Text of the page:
Salt Lake City

Public Lands Department

Miller Bird Refuge and Nature Park Capital Improvement Program Project

Project Description

In 2017, a constituent submitted an application for funding that addressed the following goals at Miller Park:

  1. Preserve historic structures, such as the WPA (Works Progress Administration) masonry walls, foot bridge, and stairways constructed during the Great Depression
  2. Improve accessibility of the trail system that navigates the park.

To achieve these goals, the constituent originally proposed the following three projects:

  • Restore a trail alignment that was re-routed in 2014
  • Install a walking bridge over Red Butte Creek
  • WPA Wall stabilization

Upon the hiring of a consultant, the City obtained geotechnical and structural engineering reports that recommended projects to fulfill the stated goals (Preserve historic structures and Improve accessibility). With the new information gathered, Public Lands proposed 12 new projects to fulfill the original goals to a greater extent and conducted engagement on the proposals to identify which of the 12 projects to prioritize.

Project Details

Project Location

900 South and Diestel Road (1735 East)

Project Manager

Troy Anderson


Project Status

City Council approved new scope of work and Funding. Design phase will start in Spring of 2024.

Community Engagement

First Round of Engagement in 2021

In Early 2021, Salt Lake City received comments and suggestions on the original project proposal. Click the link below to review the original project proposal and comments received during this period of engagement.

Second Round of Engagement in 2023

Based on the studies and recommendations from the engineering reports, 12 new projects were proposed to fulfill the two original goals of the CIP application to a greater extent. Community engagement was conducted from February to March 2023 to understand which of the following projects the public would like to see prioritized:

  • Trail Slope Improvement Projects: Projects add access amenities like handrails and stairs. These projects also aim to level out trail slope and protect the wall foundation.
  • Accessibility Improvement Projects: Adds access amenities like handrails and ramps to entrances and stairways along the trail.
  • Wall Foundation Protection Projects: Projects to preserve historic walls by covering exposed foundations and adding stabilization.
  • Manage Structural Loads on Historic Walls: Projects to remove weight being placed on walls to extend their lifespan and remove stress.
  • Trail Protection: Projects aimed to improve infrastructure of the trails address erosion and access issues, including retaining wall repairs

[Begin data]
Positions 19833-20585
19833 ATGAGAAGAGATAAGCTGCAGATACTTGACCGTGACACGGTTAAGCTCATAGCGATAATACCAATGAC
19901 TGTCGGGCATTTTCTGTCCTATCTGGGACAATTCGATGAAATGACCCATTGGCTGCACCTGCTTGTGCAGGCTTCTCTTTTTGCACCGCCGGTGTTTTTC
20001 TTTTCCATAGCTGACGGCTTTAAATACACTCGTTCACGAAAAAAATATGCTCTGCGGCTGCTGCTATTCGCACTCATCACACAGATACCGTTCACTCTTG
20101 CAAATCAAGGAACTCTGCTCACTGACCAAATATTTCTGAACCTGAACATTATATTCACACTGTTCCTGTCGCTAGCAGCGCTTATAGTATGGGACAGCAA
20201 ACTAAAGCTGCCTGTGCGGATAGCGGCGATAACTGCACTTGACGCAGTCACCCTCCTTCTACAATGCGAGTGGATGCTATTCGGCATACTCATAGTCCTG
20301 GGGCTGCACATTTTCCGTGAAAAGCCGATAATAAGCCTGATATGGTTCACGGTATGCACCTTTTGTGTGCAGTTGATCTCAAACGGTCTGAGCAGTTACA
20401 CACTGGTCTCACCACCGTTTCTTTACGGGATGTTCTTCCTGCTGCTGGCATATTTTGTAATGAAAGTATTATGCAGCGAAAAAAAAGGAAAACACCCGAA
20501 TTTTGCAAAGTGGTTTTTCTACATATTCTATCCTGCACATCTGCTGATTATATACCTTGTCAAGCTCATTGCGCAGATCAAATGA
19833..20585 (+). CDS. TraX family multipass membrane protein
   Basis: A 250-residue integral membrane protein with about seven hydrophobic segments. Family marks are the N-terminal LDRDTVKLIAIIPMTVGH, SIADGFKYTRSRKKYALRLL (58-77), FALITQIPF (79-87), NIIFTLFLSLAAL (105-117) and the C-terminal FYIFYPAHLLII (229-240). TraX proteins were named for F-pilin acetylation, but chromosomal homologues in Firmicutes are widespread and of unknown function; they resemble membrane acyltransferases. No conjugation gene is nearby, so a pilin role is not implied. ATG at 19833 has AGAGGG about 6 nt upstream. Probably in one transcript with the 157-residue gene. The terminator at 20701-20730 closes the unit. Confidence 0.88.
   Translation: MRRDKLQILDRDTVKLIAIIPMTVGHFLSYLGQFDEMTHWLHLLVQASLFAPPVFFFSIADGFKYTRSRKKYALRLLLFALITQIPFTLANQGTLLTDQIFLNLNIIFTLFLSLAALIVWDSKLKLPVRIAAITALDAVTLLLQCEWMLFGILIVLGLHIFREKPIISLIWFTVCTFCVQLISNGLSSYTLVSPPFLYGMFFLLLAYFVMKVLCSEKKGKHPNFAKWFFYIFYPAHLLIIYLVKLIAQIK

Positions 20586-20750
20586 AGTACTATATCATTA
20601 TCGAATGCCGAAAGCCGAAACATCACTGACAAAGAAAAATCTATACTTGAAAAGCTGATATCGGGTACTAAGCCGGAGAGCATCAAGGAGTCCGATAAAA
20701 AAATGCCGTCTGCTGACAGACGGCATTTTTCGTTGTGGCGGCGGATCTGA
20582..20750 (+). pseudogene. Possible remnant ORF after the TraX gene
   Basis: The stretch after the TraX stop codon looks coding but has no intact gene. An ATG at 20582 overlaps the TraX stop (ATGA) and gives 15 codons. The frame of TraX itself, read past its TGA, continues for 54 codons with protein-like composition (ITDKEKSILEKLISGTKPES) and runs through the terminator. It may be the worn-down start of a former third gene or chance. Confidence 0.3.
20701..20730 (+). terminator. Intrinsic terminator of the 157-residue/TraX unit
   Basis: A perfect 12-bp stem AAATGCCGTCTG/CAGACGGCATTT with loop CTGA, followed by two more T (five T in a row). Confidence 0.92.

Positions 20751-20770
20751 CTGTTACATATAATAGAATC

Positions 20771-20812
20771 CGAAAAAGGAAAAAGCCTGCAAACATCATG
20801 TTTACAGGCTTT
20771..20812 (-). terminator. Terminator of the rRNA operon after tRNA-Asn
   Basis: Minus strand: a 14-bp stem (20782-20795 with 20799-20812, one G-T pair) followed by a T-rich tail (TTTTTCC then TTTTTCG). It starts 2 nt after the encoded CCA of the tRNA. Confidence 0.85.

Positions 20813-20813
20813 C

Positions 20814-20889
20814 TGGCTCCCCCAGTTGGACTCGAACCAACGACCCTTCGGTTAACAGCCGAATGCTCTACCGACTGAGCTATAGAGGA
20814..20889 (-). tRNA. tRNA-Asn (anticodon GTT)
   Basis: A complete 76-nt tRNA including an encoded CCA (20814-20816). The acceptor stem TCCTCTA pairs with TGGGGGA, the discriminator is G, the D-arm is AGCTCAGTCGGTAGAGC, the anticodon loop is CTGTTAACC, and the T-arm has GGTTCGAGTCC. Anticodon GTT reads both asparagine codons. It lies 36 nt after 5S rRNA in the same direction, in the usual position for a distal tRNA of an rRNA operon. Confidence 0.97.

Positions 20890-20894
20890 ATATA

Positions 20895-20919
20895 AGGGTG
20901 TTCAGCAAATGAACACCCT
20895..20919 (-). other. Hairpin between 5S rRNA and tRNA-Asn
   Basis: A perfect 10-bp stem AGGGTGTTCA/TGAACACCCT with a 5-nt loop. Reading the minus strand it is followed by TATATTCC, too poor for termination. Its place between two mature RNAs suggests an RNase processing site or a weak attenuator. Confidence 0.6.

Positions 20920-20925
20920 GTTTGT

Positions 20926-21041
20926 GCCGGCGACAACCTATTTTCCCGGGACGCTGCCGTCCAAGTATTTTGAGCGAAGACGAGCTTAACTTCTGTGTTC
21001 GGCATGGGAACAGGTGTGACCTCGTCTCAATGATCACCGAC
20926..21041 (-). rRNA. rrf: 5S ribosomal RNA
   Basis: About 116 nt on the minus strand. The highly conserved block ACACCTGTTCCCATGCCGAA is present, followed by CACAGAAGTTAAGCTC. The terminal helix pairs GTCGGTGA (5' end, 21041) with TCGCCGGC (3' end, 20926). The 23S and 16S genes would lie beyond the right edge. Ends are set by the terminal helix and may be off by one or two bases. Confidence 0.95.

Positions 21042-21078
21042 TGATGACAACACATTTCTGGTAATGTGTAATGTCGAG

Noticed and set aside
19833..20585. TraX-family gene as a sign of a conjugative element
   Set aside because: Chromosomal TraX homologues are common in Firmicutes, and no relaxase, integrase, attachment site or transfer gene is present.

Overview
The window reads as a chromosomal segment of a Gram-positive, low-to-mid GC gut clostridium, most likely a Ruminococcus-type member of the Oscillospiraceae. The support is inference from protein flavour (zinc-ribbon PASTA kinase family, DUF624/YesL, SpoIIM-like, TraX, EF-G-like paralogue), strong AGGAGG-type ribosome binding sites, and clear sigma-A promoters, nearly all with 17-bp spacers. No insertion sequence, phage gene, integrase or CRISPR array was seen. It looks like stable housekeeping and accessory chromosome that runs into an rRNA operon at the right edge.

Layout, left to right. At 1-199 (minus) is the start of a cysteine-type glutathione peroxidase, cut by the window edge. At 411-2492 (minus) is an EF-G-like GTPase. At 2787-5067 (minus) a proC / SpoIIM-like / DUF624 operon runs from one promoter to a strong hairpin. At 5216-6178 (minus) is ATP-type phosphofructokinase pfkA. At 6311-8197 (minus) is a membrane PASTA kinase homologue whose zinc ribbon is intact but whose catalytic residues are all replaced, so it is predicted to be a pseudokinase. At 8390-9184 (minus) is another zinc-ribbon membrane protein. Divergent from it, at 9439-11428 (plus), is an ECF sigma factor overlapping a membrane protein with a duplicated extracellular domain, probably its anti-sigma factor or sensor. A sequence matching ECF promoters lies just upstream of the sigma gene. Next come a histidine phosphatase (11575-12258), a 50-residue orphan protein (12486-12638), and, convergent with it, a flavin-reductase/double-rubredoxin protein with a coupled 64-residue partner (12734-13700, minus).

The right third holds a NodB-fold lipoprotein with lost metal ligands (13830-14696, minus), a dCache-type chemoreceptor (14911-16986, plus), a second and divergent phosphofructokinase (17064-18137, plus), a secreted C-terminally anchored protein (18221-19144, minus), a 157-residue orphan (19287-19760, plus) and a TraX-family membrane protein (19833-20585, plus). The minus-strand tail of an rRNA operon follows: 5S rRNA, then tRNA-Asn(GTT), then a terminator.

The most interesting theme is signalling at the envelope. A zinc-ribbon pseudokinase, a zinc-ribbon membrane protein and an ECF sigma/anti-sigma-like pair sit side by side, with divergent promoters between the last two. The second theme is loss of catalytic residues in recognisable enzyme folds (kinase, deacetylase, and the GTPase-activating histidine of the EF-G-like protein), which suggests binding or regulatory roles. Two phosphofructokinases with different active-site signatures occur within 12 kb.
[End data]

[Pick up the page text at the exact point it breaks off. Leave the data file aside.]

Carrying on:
Learn more about the Engagement Process!

Check out the link below where you can find the original CIP proposal, the comments and priorities collected in 2021, the 12 proposed projects and descriptions, as well as the report summarizing the results for the 2023 community engagement.

Project Updates

City Council Approvals

On October 17th, City Council approved a new scope of work to be accomplished with the 2017-2018 constituent CIP funding. The remaining project funding is now authorized to be spent to accomplish the following tasks in Miller Park:

  • Repairing and protecting the historic crib walls to increase wall and trail stability. Note that limited work for relocation and improvements to irrigation heads near the historic walls could also be included in this project.
  • Stabilize exposed wall foundation with soil nails and cover foundation where feasible, and to prevent erosion with adjacent properties.
  • Improve running and cross slopes for accessibility located near the entrance on 900 South and on the east side of the creek, and other accessibility improvements as there are efficiencies with other projects.

Now that the scope of work for the funding has been approved, the City will work closely with the State Historic Preservation Office and other stakeholders throughout the detailed design process, beginning Spring 2024.

Frequently Asked Questions

How much of the originally funded $425,000 been spent?

Since being funded in 2018, the City has spent funding on hiring a consultant and structural/geotechnical engineers, public engagement and visual representation graphics boards included on this project page, as well as engineering fees required for all project implementation in the City. With the work completed so far, there is a balance of about $367,000 remaining for this project.

What did the period of public engagement entail in 2021?

The consultant hired assisted the City in conducting a period of public engagement during the Spring of 2021. 124 community members participated in an online survey that collected demographic information and lead to the comments/suggestions shown in the above graphics. The community comments and suggestions, along with the engineering reports analyzing the property led to potential projects in the park that would fulfill the goals of the original CIP proposal.

What are the next steps of the project?

Public Lands presented the scope changes to City Council through a budget amendment process to make the determination of how to proceed. On October 17th, City Council approved a new scope of work to be accomplished with the 2017-2018 constituent CIP funding. The consultant will move forward with the technical design of the selected projects and it is expected that construction will begin in 2024.